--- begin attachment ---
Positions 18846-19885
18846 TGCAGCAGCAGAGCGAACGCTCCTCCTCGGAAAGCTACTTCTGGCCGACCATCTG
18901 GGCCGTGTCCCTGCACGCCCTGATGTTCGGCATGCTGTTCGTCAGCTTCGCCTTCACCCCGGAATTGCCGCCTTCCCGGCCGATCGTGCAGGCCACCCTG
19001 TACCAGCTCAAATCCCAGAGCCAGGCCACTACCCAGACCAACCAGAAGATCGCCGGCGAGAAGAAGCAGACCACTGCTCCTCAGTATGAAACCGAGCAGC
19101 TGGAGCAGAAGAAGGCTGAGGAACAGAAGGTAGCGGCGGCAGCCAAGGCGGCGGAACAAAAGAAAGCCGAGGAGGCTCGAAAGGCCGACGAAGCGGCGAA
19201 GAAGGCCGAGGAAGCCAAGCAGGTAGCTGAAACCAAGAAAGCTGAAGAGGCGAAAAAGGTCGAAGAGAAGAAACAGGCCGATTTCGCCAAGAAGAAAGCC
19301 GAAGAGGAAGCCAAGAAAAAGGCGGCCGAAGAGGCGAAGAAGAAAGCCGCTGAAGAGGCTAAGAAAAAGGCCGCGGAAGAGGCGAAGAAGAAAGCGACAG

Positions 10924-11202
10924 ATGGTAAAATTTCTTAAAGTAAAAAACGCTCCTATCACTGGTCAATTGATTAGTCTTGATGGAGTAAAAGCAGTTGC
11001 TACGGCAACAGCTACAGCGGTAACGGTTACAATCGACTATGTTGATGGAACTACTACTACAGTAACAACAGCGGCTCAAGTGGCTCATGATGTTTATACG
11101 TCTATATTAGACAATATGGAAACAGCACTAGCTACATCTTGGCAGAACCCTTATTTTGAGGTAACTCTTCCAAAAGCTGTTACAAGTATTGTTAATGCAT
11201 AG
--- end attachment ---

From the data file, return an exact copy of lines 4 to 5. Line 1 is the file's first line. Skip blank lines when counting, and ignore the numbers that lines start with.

19001 TACCAGCTCAAATCCCAGAGCCAGGCCACTACCCAGACCAACCAGAAGATCGCCGGCGAGAAGAAGCAGACCACTGCTCCTCAGTATGAAACCGAGCAGC
19101 TGGAGCAGAAGAAGGCTGAGGAACAGAAGGTAGCGGCGGCAGCCAAGGCGGCGGAACAAAAGAAAGCCGAGGAGGCTCGAAAGGCCGACGAAGCGGCGAA